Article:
Healthcare in England is mainly provided by England's public health service, the National Health Service, that provides healthcare to all permanent residents of the United Kingdom that is free at the point of use and paid for from general taxation. Since health is a devolved matter, there are differences with the provisions for healthcare elsewhere in the United Kingdom. Though the public system dominates healthcare provision in England, private health care and a wide variety of alternative and complementary treatments are available for those willing to pay. Nearly all hospital doctors and nurses in England are employed by the NHS and work in NHS-run hospitals, with teams of more junior hospital doctors (most of whom are in training) being led by consultants, each of whom is trained to provide expert advice and treatment within a specific speciality. The United Kingdom's health care system is one of the most efficient in the world, according to a study of seven industrialized countries. The Commonwealth Fund report looked at five areas of performance, quality, efficiency, access to care, equity and healthy lives, The Netherlands ranked first overall, closely followed by the United Kingdom and Australia. United Kingdom performed well when it came to quality of care and access to care. The United Kingdom also ranked first in efficiency, which was measured by examining total national spending on healthcare as a percentage of GDP, as well as the amount spent on healthcare administration and insurance. The United Kingdom has relatively short waiting times for basic medical care and non-emergency access to services after hours. Healthcare in the United Kingdom is publicly funded, generally paid for by taxation. However, the United Kingdom also has a private healthcare sector, in which healthcare is acquired by means of private health insurance. This is typically funded as part of an employer funded healthcare scheme or is paid directly by the customer. Private healthcare has continued to exist, paid for largely by private insurance
 
People who work in the medical field need to interact with patients, their families, doctors and other members of the healthcare team. They have to listen carefully, understand what the other person is saying, seek clarification where necessary and give instructions in a clear and kind tone without losing patience if patients don’t understand something the first time it is told. They should also be discrete and not disclose any confidential patient information unless authorized to do so. They should also possess the ability to stay calm in high pressure situations, such as during a very intense and heated situation. When dealing with patients and their diseases, many situations deviate from the expected pattern. To deal with these situations, people working in healthcare need an ability to think calmly and thoroughly even under duress. They require the ability to gather information, identify what is most relevant, consider all available options and select the solution that is in the patient’s best interest. Problem solving in the medical field may sometimes even involve finding creative answers to unexpected circumstances by courageously taking calculated risks. Having a keen sense or attention to detail has also become an important and will always remain an important skills to have. Whether it is the instruments used in diagnosis and treatment of patients or the electronic health record systems themselves, the medical field is becoming increasingly dependent on technology. Computers today perform many jobs that were previously done manually. Workers in the medical field therefore need to be familiar with computer operations and the software used for particular applications such as monitoring patient progress, maintaining their health records and other administrative functions. Having or engaging situations or patients with the required sense of empathy and and approachable nature while having a great personality is very essential in bringing the change within a person’s emotional state and at the same time improving their medical condition as well. The individuals must also possess the tenacity and innate ability to work with a team and as a team for whatever the condition may be. For many graduate healthcare careers, including medicine, nursing, midwifery and allied healthcare, you must be a registered healthcare professional. You'll need a relevantly approved and appropriate degree to register with a professional body to work in these roles requiring that particular skill set.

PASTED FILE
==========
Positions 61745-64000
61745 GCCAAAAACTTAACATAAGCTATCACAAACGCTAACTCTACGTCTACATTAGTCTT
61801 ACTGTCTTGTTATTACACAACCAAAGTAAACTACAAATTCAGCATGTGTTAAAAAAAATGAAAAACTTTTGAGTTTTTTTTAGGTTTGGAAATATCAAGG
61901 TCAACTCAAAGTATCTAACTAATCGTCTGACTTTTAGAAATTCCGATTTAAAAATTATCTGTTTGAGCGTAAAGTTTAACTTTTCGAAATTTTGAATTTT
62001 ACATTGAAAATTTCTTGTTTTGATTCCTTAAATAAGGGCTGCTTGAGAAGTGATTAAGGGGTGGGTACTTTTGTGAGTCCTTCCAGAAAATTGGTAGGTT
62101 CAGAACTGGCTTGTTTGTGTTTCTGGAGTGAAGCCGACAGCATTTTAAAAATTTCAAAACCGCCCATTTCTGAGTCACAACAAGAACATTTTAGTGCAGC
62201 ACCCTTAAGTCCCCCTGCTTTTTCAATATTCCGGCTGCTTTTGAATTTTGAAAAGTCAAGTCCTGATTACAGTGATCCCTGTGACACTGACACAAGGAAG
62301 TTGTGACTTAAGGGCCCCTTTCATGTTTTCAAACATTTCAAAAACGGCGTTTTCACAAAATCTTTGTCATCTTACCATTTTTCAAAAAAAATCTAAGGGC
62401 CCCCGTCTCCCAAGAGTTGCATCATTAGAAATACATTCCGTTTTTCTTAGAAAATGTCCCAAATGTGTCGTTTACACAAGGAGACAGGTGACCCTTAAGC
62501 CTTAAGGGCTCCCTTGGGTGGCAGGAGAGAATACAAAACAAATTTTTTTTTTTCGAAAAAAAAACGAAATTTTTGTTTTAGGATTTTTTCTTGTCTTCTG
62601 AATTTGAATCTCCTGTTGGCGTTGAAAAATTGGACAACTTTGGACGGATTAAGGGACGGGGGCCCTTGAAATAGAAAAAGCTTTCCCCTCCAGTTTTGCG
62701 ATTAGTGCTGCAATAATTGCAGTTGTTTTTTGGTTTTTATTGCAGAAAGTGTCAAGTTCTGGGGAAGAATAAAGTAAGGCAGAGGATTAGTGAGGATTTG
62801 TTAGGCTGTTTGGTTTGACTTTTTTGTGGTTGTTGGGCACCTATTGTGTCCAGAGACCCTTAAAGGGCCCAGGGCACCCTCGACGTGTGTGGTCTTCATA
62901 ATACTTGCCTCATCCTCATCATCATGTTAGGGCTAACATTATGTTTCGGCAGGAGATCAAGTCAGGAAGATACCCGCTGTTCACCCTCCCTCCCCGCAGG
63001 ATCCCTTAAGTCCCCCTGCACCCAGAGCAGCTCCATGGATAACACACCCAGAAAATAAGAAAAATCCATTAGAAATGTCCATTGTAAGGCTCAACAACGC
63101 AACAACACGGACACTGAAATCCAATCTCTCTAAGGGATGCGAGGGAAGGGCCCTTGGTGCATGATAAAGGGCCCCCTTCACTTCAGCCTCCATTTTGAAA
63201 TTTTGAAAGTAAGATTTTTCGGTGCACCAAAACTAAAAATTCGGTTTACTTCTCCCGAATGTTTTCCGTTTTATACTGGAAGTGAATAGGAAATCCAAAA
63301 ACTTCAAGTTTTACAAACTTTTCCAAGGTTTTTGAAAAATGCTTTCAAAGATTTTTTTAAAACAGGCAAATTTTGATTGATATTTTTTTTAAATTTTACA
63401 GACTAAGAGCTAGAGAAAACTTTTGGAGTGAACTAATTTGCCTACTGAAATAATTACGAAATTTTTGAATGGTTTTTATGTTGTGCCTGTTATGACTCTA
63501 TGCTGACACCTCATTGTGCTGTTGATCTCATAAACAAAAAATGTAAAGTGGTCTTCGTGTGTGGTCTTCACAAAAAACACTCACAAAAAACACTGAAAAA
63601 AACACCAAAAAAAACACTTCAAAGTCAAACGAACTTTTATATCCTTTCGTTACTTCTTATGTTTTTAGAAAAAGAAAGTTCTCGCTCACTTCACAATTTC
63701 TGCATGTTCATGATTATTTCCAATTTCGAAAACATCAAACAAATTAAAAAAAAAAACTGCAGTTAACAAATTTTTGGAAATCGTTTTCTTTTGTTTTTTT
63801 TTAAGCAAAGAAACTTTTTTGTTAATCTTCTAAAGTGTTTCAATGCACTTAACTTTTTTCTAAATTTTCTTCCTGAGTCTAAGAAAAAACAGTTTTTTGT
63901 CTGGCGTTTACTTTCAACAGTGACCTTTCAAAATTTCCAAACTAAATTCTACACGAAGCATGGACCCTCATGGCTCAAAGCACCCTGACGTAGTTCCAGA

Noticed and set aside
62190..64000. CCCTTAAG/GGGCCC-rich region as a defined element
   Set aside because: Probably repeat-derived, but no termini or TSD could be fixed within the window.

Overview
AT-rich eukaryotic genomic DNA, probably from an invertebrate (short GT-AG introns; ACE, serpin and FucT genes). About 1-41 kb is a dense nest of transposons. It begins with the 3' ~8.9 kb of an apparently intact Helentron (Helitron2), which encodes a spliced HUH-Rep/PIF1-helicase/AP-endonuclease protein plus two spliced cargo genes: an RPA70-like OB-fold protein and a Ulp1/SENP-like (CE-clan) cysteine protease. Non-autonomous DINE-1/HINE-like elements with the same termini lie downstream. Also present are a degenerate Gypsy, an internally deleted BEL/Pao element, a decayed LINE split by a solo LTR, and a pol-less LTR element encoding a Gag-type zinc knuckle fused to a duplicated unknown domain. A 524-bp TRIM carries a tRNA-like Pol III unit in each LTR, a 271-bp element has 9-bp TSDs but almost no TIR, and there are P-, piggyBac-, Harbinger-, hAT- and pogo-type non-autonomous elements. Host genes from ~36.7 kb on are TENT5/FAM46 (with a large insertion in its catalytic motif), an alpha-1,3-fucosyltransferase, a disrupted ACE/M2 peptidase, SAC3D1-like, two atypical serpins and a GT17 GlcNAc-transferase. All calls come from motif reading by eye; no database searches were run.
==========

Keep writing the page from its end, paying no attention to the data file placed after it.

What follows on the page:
We are consistently aiming for individuals to achieve their goals and do so by helping these individuals to meet prominent recruiters in the relevant fields depending on what they are seeking. We can ensure that individuals will be getting jobs based on their individual merits and credibility as well as ensuring that job recruiters are presented with the resumes best suited in their interest. Our main agenda is to get individuals the exposure they need which they otherwise wouldn't have, we try to make sure that the individuals are seen within the industry by the companies that they are interested to work in and in doing so we expect that their potential will be picked up by these companies. Reaching out to companies within the major cities of U.K is one of the ideals we wish to pursue and hope that our endeavors bring out the prosperity that many of the individuals seek.